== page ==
The exact behaviour depends on the specific programming language implementation (the compiler or interpreter and its version), and the specific platform.
For almost any higher-level programming language environment I have worked with over the last ~40 years which had something like a specific boolean type (which excludes assembly languages or Microsoft Basic V2), the standard memory size for an unpacked boolean variable was 1, 2, 4 or 8 bytes. A "false" value is usually mapped to the integer equivalent of zero (so all bits within the byte or bytes set to zero), and a "true" value either to a representation equivalent to an integer "1", with exactly one bit set to "one", all others to zero, or a representation equivalent to "-1", where all bits are set to "one". I have also worked with representations where "false" was mapped to the one-byte ASCII character '0' (= decimal 48 = 00110000 binary), and "true" to the one-byte ASCII character '1' (= decimal 49 = 00110001 binary), and maybe some others I probably forgot. It is also not uncommon in certain programming languages like C to interpret every number different from zero as boolean "true".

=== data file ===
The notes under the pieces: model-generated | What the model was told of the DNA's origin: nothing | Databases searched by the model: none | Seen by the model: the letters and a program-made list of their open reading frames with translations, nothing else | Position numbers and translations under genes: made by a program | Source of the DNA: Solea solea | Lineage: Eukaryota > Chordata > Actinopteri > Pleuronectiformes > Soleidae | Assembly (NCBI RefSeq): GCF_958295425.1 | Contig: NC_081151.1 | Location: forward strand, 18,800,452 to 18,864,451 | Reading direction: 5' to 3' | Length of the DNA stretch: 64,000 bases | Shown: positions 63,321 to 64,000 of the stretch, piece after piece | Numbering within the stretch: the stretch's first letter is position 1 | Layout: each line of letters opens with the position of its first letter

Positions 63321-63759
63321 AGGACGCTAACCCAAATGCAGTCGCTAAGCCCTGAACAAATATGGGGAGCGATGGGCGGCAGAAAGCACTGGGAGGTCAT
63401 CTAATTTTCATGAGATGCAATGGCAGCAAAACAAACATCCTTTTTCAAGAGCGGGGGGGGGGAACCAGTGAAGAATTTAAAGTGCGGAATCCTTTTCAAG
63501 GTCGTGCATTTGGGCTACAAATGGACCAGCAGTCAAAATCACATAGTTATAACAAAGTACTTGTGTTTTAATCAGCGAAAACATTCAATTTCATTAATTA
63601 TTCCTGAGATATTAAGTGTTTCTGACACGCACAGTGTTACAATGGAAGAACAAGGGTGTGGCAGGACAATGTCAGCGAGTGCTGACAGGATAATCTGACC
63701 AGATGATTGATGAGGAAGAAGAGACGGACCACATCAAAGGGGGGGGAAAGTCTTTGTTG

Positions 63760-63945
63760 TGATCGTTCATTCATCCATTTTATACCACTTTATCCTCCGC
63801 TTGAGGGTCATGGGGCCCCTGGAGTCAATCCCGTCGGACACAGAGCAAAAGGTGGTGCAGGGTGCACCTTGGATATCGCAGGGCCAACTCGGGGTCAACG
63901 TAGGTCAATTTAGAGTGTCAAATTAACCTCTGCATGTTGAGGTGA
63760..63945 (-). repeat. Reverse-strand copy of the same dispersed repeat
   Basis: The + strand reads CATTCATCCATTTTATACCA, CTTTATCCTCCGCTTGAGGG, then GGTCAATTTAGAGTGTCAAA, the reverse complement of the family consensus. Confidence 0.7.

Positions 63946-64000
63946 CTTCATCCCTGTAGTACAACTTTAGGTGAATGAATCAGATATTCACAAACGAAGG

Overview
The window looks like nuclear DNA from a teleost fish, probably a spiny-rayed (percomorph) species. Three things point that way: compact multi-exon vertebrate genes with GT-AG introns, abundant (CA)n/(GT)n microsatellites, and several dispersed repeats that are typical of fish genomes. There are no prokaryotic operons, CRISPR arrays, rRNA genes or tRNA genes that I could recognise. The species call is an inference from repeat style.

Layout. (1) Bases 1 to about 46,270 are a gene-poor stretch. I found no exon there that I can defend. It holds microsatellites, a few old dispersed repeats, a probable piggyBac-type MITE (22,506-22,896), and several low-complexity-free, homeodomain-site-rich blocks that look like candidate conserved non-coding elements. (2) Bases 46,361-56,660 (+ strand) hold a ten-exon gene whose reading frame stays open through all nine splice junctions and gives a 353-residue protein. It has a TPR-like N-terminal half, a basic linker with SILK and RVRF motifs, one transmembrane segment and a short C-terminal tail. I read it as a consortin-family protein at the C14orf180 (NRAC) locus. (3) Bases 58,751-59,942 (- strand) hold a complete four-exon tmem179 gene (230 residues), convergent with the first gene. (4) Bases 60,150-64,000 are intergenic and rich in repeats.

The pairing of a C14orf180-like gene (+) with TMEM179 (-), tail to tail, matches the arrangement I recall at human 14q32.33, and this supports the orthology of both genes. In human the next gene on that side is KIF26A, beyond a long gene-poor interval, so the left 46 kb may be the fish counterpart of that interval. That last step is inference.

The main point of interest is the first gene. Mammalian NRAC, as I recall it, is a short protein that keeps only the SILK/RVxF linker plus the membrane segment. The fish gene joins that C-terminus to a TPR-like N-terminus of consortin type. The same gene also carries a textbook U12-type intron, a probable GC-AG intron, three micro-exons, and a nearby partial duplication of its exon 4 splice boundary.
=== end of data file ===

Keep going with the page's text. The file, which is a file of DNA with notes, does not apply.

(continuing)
Of course, most programming language environments allow to use (or provide) datatypes for arrays of booleans which are packed in some form, so to put up to 8 boolean values into a byte.
Let me add I am pretty sure there exist some other language environments with different conventions, but I guess those are not really "mainstream". You will find some further information for several different languages here: Rosetta Code - Boolean values. For more information about the low-level functionality of computers, you may have a look into "How Do Computers Work?".